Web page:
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ZZZZ Best was a carpet cleaning and restoration company founded by Barry Minkow that served as a front for a famous Ponzi scheme.

How it all started

Barry Minkow was born March 17, 1967 in a poor Jewish family. He decided to open his company for cleaning carpets as a schoolboy – he was tired of begging for money from his parents. In the autumn of 1982, Minkov took a loan of $1,600 and rented a garage from his father. He gave his company a very pretentious name - ZZZZ Best. Barry quickly realized that cleaning carpets alone would not make much money.

The young entrepreneur Barry Minkow was not squeamish about petty fraud, writing fictitious checks, stealing money from customers' credit cards. In order to get connections Minkov joined an elite fitness club in Los Angeles. The charming and outgoing young man managed to make acquaintances with influential businessmen. 

At the same time, he befriended Tom Padgett, an insurance agency employee. Tom was a dispatcher – a specialist in assessing losses incurred as a result of various accidents. Minkov wanted to get into the restoration business under contract to insurance companies. But he needed to get a huge loan for doing so.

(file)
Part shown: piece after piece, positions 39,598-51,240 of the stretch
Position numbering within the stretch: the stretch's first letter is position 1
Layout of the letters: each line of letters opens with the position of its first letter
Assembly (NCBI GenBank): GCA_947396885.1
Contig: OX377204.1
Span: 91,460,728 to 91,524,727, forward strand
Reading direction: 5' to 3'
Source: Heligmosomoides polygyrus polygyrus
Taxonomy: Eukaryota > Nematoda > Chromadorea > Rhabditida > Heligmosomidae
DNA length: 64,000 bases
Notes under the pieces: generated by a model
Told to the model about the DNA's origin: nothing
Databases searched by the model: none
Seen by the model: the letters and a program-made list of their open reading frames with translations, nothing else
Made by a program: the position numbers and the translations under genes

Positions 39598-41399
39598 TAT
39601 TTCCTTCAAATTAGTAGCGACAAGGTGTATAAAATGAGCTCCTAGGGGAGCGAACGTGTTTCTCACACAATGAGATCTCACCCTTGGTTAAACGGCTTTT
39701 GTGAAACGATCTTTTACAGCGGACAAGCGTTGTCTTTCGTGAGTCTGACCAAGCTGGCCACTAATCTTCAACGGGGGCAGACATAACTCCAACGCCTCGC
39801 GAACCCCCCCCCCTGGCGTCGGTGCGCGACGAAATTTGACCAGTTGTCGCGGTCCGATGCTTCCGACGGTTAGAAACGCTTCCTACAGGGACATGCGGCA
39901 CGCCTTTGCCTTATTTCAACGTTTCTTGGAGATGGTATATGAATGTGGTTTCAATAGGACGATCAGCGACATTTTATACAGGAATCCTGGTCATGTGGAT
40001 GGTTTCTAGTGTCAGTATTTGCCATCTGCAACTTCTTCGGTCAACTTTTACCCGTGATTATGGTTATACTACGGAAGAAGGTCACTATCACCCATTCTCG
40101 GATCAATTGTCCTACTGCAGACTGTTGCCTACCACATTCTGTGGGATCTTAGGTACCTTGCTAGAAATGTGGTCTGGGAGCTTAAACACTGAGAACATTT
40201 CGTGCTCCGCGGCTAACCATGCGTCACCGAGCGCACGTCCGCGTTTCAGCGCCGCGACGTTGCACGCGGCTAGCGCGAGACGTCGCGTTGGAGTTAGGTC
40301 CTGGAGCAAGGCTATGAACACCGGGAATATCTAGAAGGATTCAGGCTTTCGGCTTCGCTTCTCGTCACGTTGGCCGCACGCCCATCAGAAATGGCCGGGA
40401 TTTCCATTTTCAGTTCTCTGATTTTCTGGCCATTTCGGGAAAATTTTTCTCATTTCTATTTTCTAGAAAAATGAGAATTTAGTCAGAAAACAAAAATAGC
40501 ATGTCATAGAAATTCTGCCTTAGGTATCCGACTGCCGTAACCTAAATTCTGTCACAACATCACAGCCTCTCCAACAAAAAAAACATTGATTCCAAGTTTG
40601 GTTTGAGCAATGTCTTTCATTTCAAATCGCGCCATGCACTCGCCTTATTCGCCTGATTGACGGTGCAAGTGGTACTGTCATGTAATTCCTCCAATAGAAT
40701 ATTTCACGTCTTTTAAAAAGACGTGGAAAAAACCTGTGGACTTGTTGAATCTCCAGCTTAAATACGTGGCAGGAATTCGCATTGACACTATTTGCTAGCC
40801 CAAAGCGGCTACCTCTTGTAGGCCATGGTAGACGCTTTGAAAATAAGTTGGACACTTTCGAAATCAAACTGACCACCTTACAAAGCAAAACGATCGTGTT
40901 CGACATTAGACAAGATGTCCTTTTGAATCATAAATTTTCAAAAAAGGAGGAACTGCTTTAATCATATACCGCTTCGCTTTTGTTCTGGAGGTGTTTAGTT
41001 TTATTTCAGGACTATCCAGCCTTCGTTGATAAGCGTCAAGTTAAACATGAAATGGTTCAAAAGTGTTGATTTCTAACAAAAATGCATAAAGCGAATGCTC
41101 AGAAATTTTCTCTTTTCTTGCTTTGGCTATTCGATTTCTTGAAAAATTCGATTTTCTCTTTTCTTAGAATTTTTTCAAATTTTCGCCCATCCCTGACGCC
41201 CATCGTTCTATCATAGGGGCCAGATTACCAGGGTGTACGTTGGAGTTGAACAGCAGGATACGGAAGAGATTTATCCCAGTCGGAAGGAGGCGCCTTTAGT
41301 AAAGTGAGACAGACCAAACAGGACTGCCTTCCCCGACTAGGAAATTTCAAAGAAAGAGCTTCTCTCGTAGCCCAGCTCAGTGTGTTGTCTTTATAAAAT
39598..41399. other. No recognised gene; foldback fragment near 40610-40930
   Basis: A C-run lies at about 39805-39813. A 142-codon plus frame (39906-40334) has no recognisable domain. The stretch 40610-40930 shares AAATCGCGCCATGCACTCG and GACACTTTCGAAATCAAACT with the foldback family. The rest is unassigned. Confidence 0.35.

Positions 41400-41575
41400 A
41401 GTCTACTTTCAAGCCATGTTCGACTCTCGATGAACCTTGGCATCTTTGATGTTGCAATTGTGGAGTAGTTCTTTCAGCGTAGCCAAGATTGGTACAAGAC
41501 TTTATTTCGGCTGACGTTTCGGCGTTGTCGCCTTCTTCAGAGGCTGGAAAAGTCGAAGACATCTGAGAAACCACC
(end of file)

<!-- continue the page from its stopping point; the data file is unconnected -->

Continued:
Most bank inspections are not done properly that is why Barry easily ran several fictitious transactions through his accounting department and made a handsome profit on paper.

After taking ZZZZ Best's paperwork into consideration, the checker at the credit bank decided to make inquiries at the insurance company ZZZZ Best was allegedly working with. He dialed a phone number and was answered by Tom Padgett.

As a result, Barry Minkow received several million-dollar loans. Within a year he had become a successful businessman, and Tom Padgett became his junior partner.

Stock Market

Minkow wasn't about to rest on his laurels. He decided to make his company public. It was a daunting task. A firm wishing to enter the stock market must provide a mass of documents and information, undergo a series of banking and auditing checks, and be approved by the Securities and Exchange Commission. According to Minkov, to achieve his cherished goal, he had to fabricate 22 thousand different documents.